In the Risk Assessment phase, you will be cataloging the risks to the objectives of the business and asking questions such as "What can go wrong?". There are many methodologies, tools, and focuses for this. One methodology is to review the financial statements by subsidiary and highlight the lines that are material and then start to investigate the risks to which that line is exposed. For example, if a subsidiary constitutes less than five percent of the revenue of the enterprise, its revenue line may not be material. For one of the subsidiaries, the revenue line may be subject to risks of mistatement. For example, if revenue is claimed when customers have vouchers outstanding. Other methodologies include facilitated workshop methods and survey methods.
In the Audit Planning phase, you will create a set of audit engagements, each with a defined scope and projected timeframe. Scope may be defined in terms of process, business units, and subsidiaries. The scope sets a boundary around the set of risks and controls that will be tested. An engagement itself is a project that has an engagement manager and a set of auditors assigned. The audit and its scope is generally authorized through an engagement letter addressed to the management and authorized from the Chief Audit Executive or audit committee. It may well include a records request for access to records that are within the scope of the audit.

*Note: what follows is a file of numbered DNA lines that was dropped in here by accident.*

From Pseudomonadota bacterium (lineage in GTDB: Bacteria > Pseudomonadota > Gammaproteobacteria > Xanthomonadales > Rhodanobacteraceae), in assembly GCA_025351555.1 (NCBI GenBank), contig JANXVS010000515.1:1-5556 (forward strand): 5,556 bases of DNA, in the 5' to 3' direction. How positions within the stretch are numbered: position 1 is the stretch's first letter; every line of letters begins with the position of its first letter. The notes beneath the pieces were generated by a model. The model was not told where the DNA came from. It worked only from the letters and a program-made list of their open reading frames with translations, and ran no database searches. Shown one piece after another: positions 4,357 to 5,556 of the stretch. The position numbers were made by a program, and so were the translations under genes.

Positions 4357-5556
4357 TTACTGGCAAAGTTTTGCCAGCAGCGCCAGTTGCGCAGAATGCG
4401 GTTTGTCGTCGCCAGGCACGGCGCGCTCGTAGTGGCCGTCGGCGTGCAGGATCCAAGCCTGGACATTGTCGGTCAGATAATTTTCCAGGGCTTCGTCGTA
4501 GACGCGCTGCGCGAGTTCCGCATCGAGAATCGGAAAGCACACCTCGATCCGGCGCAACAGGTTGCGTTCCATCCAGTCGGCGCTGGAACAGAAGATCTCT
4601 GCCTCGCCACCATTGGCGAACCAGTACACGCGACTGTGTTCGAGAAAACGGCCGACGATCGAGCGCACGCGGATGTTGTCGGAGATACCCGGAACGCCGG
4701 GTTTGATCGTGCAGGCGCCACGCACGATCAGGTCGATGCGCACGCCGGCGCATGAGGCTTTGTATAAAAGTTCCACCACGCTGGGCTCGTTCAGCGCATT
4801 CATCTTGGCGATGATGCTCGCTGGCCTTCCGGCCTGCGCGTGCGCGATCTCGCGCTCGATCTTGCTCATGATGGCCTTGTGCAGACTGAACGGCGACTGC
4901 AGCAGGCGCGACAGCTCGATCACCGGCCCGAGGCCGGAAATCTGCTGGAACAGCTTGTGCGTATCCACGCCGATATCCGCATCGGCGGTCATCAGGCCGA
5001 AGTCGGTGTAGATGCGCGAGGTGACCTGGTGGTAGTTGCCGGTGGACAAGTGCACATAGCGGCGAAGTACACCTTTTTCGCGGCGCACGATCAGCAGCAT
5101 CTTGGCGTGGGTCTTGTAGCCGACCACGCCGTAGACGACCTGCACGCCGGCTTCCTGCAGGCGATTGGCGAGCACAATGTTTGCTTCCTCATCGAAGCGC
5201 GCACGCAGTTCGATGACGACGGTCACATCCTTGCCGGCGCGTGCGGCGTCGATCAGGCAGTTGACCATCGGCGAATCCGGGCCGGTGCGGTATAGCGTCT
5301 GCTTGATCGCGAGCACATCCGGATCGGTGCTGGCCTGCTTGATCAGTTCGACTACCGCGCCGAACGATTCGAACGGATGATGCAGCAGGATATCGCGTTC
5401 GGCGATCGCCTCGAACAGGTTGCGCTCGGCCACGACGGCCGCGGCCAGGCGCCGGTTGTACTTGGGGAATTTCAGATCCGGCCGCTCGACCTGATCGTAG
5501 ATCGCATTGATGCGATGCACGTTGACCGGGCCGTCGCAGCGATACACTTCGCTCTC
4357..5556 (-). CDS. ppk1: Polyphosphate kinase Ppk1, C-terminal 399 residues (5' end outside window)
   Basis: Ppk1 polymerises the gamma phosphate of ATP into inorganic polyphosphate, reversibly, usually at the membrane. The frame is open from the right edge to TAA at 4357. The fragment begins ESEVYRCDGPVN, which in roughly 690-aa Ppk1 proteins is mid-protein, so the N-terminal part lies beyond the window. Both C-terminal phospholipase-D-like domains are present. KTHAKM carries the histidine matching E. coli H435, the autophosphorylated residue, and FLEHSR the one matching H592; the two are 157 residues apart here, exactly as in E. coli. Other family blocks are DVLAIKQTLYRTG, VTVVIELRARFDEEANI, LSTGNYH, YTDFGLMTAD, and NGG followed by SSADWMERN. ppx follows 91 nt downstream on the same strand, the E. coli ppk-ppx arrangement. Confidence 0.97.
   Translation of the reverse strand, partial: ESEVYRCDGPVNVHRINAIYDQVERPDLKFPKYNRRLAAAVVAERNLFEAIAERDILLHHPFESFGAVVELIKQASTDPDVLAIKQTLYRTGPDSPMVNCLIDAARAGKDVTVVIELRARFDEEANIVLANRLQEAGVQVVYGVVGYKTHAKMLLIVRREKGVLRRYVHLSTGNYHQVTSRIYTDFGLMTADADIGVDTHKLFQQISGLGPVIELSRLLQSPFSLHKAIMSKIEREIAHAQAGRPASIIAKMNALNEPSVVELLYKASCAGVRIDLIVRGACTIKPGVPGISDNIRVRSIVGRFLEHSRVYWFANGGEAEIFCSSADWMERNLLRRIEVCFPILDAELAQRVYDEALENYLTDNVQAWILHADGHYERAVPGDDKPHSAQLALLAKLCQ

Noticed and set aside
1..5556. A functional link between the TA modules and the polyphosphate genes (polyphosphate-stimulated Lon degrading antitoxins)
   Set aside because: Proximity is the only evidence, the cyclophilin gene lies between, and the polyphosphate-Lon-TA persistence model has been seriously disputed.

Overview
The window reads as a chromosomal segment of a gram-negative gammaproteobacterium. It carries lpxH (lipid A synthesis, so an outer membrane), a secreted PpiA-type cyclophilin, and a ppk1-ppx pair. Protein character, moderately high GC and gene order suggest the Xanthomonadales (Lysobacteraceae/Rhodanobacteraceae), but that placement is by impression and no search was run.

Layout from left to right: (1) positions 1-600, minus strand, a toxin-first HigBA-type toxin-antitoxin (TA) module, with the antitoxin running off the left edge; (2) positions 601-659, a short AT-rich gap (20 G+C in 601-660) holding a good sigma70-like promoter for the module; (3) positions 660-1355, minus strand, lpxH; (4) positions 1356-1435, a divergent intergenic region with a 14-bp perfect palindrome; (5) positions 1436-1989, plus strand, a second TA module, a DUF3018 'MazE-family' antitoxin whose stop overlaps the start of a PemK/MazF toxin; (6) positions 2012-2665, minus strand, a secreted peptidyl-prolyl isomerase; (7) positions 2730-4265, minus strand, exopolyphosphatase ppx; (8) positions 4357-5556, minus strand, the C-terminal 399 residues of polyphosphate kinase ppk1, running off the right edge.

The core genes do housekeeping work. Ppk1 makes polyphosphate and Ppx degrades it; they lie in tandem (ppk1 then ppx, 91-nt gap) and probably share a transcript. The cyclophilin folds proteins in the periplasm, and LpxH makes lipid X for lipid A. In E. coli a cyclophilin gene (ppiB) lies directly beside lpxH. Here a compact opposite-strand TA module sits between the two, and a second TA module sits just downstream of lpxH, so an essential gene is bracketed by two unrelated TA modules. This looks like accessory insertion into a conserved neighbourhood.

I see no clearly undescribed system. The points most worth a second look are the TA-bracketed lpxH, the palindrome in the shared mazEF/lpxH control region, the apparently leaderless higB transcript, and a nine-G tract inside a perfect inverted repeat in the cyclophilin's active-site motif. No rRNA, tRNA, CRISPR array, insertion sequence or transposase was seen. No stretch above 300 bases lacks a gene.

As you kick off the program, you will probably establish a program office. The controls will need to be cataloged, but they are generally organized by processes, and the processes and procedures themselves may be controls in and of themselves. The testing phase will be performed within the legal entities and business units of the enterprise, so the enterprise structure needs to be documented.
The testing phase will include a risk assessment to prompt the management to think about the risks to the mission of the enterprise. When the risks have been cataloged, the scope of the audit and the audit plan can be set. The scope may be set in terms of the processes, business units, or individual controls. The audit plan is broken down into individual engagement projects that have their own scope, where controls are tested and the results reported back to the Chief Audit Executive. Management may also be testing controls themselves and providing self assessments of the effectiveness of those controls.
The reporting phase brings together management testing and the results of audit operations to be able to arm management and the directors with the information they need to certify the financial statements.
The Chief Audit Executive will need to keep the audit committee apprised of the findings in the audit engagements.